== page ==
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Expert reveals what the numbers on your radiator knob actually mean

Expert reveals what the numbers on your radiator knob actually mean

The numbers on your radiator knobs aren't just there for the fun of it, contrary to popular belief.

The numbers on your radiator knobs aren't just there for the fun of it, contrary to popular belief.

Loads of Brits are completely unaware of the purpose of the digits, despite the fact they play a very important part in heating your home.

Educating yourself on the numbered dials could pay off in more ways than one - as using them correctly could actually save you some money.

They are known as thermostatic radiator valves (TRVs) and are basically a new and improved version of manual valves.

People often assume that these knobs dictate the temperature of the radiator.

The higher you crank it up, the hotter the radiator will get, right? Sorry to burst your bubble, but that's wrong.

The explosion of this myth has meant plumbers across the country are constantly plagued by questions about it.

So to relieve some pressure off our beloved pipe fitters, we're going to break it down for you.

It turns out that TRVs actually relate to the temperature in the room, rather than the temperature of the radiator.

Heating expert, Nicholas Auckland, explained that the fixtures allow you to exercise 'complete control' over each area of your home.

The numbers on your radiator knob actually have a very important function.
Getty stock image

Basically, TRVs detect the temperature of a room and then decides how much hot water needs to flow into the radiator.

If the room is cold, it will allow more hot water to enter the radiator and when a room is warm, it can restrict the amount of hot water gushing in.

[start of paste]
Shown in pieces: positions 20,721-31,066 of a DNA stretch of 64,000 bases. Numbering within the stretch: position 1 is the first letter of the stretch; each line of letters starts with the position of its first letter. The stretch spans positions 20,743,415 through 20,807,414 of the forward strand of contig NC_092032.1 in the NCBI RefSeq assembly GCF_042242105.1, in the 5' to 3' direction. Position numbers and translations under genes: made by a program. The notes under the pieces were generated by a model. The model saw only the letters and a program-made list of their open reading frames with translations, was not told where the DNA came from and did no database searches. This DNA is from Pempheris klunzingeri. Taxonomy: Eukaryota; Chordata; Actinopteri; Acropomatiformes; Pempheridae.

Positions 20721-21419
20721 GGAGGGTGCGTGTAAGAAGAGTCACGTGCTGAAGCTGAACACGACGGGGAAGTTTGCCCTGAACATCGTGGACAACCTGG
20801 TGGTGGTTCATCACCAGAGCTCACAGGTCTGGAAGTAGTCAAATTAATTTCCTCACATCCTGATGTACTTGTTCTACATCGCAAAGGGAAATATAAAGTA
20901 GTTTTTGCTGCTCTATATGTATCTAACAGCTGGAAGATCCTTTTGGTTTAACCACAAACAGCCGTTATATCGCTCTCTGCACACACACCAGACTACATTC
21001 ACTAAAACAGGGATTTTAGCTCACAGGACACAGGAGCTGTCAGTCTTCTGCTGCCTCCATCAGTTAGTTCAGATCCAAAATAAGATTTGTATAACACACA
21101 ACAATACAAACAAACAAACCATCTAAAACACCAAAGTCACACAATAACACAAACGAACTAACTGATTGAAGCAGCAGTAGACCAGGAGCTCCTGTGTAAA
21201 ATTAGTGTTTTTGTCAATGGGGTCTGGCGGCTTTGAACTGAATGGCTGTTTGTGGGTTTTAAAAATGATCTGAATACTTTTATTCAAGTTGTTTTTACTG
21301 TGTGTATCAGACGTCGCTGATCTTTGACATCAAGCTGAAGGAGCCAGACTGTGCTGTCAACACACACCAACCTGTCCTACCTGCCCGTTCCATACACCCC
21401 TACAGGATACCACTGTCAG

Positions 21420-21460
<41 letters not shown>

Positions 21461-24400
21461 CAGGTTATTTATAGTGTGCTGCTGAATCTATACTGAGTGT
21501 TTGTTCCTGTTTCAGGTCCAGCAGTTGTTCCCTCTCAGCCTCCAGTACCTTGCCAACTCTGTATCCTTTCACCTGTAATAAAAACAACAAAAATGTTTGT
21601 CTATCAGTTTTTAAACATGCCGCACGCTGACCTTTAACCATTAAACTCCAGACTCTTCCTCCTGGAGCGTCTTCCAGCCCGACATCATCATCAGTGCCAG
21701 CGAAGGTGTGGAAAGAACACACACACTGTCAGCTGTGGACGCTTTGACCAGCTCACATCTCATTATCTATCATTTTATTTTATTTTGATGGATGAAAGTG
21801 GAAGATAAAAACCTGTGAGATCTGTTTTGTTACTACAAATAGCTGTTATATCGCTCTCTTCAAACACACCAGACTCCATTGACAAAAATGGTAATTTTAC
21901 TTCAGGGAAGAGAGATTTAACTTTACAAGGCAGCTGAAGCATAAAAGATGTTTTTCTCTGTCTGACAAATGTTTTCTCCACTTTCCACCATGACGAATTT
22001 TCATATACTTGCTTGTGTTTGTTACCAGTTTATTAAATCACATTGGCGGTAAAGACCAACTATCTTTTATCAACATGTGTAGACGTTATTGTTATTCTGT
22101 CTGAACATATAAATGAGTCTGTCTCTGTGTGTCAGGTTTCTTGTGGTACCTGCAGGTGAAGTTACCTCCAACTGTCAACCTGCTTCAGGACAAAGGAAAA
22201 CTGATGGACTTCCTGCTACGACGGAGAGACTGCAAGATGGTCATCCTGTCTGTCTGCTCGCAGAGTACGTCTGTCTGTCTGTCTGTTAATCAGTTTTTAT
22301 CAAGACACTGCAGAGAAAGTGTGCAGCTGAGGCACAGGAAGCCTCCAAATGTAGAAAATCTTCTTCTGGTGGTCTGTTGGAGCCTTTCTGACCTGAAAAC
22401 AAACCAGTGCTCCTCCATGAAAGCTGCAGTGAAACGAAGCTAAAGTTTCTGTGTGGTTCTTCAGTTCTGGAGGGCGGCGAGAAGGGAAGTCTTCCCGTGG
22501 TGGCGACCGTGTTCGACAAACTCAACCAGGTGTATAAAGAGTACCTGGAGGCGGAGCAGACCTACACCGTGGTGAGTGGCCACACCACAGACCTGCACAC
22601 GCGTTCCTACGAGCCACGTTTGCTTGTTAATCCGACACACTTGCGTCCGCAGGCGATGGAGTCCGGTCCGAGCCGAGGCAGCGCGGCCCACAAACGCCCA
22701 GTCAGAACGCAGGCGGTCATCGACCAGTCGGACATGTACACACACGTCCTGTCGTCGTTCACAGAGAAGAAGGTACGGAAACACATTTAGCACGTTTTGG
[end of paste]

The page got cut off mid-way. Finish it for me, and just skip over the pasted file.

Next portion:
Auckland told The Sun: "A functional TRV will quickly detect the temperature of the room, and then automatically adjust the amount of hot water in the radiator accordingly."

He recommends setting your TRV to two or three during the winter and advised people not to crank it up to five if the room feels cold, because you 'never need the room to be that hot'.

The expert said you should let the 'TRV function on its own to heat the room as needed'.

Using the thermostatic radiator valves (TRVs) correctly could save you cash.
Getty stock image

If you're not going to be home for a long period of time, Auckland suggested setting the TRV to to the * icon.

This will allow your radiators to turn themselves on for a brief time period and warm up the room if the temperature drops below 7C.

"By installing TRVs, you can save money on your heating bills," he added.

Instead of blasting the heating at full whack in every room, TRVs give you greater control over how much energy you use.

This obviously saves you a significant amount of cash on bills, which are only continuing to climb.

British Gas says the average household with TRVs fitted can save up to £75 each year. It's better in your back pocket.

If you're now thinking of giving your radiator a makeover and get rid of your manual knobs, that's quick and painless too.

You can typically pick up a thermostatic radiator valve from hardware stores and online from about a fiver. Happy heating!

Featured Image Credit: Getty stock images

Topics: Hacks, Money, News, UK News, Cost of Living